"Mistress. They are not of Omino caste. It is not fitting for them to be on your ladyship's level if -"
"We are on an island in the middle of nowhere. The men are unconscious and might die. There is more space and better light in my quarters. What difference would it make?" She knew the argument was useless but she made the attempt, purely for the exercise in conversation.
Ahl stared at her feet and managed to look both obsequious and offended. "Mistress. Your ladyship would require my help, and I cannot rise to Omino level. And these . . . men are not Omino. The pollution, Mistress --"
She interrupted again. "Oh very well then. I suppose we can put them in the public area here. Would that suit you?"
He bowed so low the two men's dangling bare feet touched the ground. "Whatever your ladyship desires."
She almost laughed.
Ahl would not allow her to help, and she had no desire to try, at that. She leaned against the whitewashed wall of the open public space, arms folded, and commented on his activity.
"To stop bleeding you must apply pressure, Ahl. Don't just dab at the wound."
Despite his protests, she wandered down the stone passageway to the kitchen she rarely visited. She hunted through shelves for breakfast for them both and even lugged a huge black pot of water onto the stove.
As they waited for the water to boil, she sat cross-legged on the striped cushions of the sofa and ate. "You'll need to wash their wounds. I hope the congee weren't poisonous, but I don't know . . ." Her voice trailed off.
Ahl squatted on the floor, ten tongs away, as was correct. He stopped chewing the stale bread she'd inexpertly hacked up for their breakfast and gave her feet a glance of curiosity.
He had changed during their time on the island, Numi realized. He actually allowed himself to speak without permission. "Your ladyship does not know these beasts' powers?"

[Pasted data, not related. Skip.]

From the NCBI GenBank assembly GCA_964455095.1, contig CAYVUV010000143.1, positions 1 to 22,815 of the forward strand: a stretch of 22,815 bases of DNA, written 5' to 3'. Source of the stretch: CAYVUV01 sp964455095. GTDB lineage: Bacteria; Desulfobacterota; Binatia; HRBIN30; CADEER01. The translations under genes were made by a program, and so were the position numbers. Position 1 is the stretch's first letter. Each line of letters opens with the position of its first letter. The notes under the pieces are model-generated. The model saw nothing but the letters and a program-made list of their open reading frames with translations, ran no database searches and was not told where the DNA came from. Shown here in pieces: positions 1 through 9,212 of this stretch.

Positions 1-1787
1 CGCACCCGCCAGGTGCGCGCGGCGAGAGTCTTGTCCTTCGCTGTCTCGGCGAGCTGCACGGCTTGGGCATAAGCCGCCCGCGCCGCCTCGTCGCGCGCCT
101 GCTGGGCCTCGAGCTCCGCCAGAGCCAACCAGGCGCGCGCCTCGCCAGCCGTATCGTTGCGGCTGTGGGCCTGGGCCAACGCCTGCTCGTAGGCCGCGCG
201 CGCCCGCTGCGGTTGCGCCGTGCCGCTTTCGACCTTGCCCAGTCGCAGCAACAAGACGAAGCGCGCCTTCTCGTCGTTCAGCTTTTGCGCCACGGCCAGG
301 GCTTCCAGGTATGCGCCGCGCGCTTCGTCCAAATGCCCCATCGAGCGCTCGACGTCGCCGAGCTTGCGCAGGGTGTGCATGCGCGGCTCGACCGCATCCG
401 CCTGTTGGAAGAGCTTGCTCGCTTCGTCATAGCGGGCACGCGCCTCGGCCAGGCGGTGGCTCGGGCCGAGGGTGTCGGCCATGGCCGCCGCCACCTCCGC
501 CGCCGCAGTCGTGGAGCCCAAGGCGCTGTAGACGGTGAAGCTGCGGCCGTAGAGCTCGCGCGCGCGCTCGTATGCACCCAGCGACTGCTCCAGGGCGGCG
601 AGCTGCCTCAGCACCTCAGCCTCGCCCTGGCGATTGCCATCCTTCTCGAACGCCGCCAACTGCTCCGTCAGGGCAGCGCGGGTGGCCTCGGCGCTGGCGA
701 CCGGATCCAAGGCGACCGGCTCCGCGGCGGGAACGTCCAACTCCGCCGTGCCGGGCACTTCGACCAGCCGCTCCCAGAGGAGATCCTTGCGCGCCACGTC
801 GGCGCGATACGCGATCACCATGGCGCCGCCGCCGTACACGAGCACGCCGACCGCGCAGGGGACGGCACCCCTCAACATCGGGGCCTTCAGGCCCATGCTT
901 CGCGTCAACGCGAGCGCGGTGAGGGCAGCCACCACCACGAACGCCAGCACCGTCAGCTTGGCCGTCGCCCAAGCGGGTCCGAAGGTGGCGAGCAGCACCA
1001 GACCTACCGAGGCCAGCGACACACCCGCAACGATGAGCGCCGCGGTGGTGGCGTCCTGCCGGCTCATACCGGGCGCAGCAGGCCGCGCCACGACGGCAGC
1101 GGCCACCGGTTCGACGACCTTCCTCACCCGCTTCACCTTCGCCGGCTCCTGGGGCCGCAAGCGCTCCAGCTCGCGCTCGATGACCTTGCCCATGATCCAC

"Come now, how could I have suddenly gain new insight into my diseased iano's power? I don't know what I'll produce, and only sometimes sense them more accurately than other people." She sighed. "I am heartily sick of the things. And I certainly hope you are not responsible for last night's episode."
The way Ahl stared mournfully at the well-polished wooden floor gave her to understand he felt insulted by the suggestion. Huh. As if he'd never "forgotten" to give her the full dose of dorron medicine in the hopes she'd have some good dreams for a change. The scoundrel.
Ahl finished his bread, and at Numi's instruction he stripped off one of the men's shirts to wash the wounds. He gave the floor near Numi another censorious frown. "It is not proper for your ladyship to see this man's nakedness."
"Ahl. I will throw you out to what's left of the congees if you say one more word about proper," she replied absently.
She was interested and disappointed to note the stranger's broad back was covered with scars. He'd been punished often. Obviously not a lower-caste envoy for the Emperor, after all.
When it came time for Ahl to strip off the remains of the trousers, Numi agreed to go to her upper level.